Under the new Ofsted Inspection Framework, schools with more pupils who are ‘deprived’ are still less likely to be judged ‘Good’ than schools in more affluent areas.
Sean Harford, Ofsted’s National Director of Education, admitted that the new framework had not made judgements for schools more equitable, despite Amanda Spielman claiming last year that the changes would “reward schools in challenging circumstances that are raising standards through strong curricula”.
Harford claimed that Inspectors do take context of schools into account in their judgements and said “it’s unrealistic to think that a new inspection framework is suddenly going to result in a huge leap upwards in inspection grades for schools in disadvantaged areas…. Some of these children are unfortunately not getting the education they deserve. Ofsted has to draw attention to that.”
So far, of inspected schools, 64% of those in the most deprived quintile have been judged ‘Good’ or ‘Outstanding’, compared to 77% of schools overall.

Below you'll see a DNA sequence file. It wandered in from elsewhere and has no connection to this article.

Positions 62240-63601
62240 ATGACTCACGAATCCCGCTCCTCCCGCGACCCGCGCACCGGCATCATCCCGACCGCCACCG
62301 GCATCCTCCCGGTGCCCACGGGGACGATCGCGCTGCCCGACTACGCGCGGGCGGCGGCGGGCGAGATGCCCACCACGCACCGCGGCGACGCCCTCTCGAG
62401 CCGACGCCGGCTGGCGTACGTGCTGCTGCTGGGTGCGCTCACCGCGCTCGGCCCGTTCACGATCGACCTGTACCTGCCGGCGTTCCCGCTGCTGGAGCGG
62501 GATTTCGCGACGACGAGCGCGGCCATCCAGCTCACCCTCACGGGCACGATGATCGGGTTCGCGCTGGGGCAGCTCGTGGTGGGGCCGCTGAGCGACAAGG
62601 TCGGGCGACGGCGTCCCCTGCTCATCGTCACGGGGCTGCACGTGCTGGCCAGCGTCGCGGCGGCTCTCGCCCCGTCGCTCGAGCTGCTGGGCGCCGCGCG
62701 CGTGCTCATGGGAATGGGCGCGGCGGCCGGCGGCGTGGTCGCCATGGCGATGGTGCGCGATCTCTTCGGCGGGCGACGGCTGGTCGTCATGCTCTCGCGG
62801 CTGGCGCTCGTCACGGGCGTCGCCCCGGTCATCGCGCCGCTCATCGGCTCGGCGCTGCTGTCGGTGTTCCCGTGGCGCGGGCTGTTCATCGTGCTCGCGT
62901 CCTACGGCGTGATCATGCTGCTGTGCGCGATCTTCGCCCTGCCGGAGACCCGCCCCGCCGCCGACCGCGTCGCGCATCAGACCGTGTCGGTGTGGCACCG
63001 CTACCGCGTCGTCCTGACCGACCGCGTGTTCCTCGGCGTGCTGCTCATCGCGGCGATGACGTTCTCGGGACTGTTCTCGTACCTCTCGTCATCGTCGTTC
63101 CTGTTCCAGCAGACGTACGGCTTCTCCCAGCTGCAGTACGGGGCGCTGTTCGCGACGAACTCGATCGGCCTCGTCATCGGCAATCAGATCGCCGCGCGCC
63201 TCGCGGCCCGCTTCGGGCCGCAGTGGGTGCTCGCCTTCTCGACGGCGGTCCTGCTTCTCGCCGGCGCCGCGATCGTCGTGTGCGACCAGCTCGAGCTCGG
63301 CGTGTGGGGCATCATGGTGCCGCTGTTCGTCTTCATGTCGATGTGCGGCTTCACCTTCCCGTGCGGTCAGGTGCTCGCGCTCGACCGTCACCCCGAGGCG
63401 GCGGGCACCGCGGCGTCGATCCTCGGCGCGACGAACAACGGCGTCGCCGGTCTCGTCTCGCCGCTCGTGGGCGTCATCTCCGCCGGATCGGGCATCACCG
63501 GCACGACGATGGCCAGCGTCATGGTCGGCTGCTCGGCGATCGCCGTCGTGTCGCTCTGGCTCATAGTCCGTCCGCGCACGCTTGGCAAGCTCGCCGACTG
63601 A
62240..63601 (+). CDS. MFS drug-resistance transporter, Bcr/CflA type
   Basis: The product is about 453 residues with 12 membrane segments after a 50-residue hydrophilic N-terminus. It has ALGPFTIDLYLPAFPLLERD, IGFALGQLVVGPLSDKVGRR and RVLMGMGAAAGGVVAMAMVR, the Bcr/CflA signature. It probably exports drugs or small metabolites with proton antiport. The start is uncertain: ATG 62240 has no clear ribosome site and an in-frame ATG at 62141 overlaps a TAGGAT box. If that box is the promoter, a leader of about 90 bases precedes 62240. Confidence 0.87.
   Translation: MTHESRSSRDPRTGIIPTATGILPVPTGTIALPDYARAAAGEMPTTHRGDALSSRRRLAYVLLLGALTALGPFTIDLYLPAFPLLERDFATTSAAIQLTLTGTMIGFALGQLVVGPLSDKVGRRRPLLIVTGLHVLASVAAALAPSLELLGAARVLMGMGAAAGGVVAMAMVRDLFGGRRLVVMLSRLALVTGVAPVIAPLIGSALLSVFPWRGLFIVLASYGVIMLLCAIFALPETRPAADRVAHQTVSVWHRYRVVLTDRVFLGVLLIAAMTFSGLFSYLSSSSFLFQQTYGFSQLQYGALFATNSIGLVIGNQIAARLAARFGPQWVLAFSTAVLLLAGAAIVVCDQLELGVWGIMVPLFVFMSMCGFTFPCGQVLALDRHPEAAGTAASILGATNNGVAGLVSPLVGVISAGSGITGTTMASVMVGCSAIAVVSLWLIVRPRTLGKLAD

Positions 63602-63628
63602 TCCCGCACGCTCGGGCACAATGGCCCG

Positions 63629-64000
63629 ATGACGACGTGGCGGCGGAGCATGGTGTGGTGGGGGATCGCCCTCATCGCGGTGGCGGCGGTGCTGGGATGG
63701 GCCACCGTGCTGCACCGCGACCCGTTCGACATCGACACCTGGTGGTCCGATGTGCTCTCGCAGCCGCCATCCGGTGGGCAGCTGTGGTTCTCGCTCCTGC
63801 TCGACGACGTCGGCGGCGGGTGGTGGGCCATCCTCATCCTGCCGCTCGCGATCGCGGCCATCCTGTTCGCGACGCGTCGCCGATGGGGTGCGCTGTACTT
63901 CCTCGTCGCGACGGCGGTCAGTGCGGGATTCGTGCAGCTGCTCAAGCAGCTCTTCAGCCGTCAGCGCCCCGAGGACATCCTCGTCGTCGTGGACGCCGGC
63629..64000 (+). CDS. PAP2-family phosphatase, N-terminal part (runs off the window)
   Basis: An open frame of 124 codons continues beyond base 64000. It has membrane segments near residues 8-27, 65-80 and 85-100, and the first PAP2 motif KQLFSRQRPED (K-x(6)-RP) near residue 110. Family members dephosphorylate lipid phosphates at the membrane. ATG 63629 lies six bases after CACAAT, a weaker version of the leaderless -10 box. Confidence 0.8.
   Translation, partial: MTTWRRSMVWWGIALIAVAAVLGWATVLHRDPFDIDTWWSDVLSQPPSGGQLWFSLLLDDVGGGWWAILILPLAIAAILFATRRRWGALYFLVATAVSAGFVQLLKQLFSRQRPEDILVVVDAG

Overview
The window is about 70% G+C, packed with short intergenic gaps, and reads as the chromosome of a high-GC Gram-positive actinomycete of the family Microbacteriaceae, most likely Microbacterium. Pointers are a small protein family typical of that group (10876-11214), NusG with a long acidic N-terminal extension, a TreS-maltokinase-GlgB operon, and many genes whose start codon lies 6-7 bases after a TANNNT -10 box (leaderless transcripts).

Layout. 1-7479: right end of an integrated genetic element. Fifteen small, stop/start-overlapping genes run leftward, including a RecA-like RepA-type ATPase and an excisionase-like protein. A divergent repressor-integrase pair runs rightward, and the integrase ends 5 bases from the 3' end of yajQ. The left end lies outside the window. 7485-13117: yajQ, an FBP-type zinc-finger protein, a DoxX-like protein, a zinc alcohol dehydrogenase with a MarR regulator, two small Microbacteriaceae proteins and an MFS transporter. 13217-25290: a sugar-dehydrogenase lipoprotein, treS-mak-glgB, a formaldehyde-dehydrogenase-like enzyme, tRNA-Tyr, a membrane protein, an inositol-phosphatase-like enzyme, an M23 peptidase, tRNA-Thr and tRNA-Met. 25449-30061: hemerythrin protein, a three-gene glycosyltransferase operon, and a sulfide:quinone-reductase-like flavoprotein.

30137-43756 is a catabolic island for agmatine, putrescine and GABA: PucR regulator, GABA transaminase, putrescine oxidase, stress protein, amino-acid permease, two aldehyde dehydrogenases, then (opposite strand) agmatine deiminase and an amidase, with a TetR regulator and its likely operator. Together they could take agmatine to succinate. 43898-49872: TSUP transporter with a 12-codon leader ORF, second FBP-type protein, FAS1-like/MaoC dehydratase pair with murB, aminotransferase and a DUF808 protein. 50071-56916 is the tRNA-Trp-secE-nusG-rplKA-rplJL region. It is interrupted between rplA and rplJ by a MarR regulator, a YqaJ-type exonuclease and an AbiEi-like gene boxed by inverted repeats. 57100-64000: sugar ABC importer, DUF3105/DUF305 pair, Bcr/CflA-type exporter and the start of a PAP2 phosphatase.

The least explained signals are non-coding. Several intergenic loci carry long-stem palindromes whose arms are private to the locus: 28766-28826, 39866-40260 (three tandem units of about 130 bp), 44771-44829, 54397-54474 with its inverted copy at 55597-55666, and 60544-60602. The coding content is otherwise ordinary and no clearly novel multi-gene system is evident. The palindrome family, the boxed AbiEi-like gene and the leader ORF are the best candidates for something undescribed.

Speaking at the Schools North East Summit 2019, Lord Agnew highlighted that ‘of all the regions, the North East has consistently had the lowest proportion of young people in good and outstanding secondary schools.’
As one of the regions with the highest levels of long-term high-impact disadvantage, this means that the North East could potentially still be at a disadvantage when it comes to the new framework. Schools North East will be looking at data from the first term of inspections in January to analyse what trends are emerging.
While it is still too soon to fully judge the effectiveness of the new framework, these indications show that specific contexts weren’t sufficiently taken into account. Schools North East’s Manifesto for North East Education is calling for politicians and policymakers to fully consider how policies will affect the region before implementing them. You can find out more on our Manifesto website.